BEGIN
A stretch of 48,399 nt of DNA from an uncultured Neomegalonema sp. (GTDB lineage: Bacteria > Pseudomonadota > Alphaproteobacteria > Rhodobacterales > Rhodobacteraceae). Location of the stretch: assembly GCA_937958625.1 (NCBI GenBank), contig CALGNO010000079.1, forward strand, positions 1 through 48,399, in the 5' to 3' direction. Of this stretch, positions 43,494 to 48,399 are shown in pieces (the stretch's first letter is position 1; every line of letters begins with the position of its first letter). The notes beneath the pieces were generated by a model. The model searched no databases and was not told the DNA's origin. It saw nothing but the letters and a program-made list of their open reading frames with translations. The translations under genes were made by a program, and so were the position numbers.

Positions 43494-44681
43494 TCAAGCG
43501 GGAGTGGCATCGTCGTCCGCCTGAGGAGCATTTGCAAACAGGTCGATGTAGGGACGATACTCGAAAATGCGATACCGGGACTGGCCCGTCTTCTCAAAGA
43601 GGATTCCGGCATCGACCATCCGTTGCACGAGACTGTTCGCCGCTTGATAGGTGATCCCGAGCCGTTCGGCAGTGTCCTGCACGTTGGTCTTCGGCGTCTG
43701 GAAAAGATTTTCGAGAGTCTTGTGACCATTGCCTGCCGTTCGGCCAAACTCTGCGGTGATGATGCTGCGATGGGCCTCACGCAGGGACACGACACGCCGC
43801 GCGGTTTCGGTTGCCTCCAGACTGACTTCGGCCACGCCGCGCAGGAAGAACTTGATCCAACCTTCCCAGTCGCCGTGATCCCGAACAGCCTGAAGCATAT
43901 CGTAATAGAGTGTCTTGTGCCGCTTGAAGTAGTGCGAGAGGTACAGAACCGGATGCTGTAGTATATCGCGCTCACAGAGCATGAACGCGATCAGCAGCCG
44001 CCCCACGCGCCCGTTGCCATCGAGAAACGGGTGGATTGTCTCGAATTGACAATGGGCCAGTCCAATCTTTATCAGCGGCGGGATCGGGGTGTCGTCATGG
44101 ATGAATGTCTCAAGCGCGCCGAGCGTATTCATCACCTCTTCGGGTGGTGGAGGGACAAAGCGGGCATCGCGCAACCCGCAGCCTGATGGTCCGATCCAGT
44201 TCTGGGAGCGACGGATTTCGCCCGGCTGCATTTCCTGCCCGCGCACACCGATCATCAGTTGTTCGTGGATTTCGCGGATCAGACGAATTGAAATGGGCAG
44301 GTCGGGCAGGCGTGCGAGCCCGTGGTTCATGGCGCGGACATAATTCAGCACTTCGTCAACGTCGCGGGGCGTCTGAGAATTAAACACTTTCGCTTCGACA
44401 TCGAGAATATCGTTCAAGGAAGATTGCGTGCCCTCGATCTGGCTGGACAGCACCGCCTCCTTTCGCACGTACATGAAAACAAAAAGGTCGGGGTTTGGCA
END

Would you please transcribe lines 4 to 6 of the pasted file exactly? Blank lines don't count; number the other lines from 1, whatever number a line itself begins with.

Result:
43501 GGAGTGGCATCGTCGTCCGCCTGAGGAGCATTTGCAAACAGGTCGATGTAGGGACGATACTCGAAAATGCGATACCGGGACTGGCCCGTCTTCTCAAAGA
43601 GGATTCCGGCATCGACCATCCGTTGCACGAGACTGTTCGCCGCTTGATAGGTGATCCCGAGCCGTTCGGCAGTGTCCTGCACGTTGGTCTTCGGCGTCTG
43701 GAAAAGATTTTCGAGAGTCTTGTGACCATTGCCTGCCGTTCGGCCAAACTCTGCGGTGATGATGCTGCGATGGGCCTCACGCAGGGACACGACACGCCGC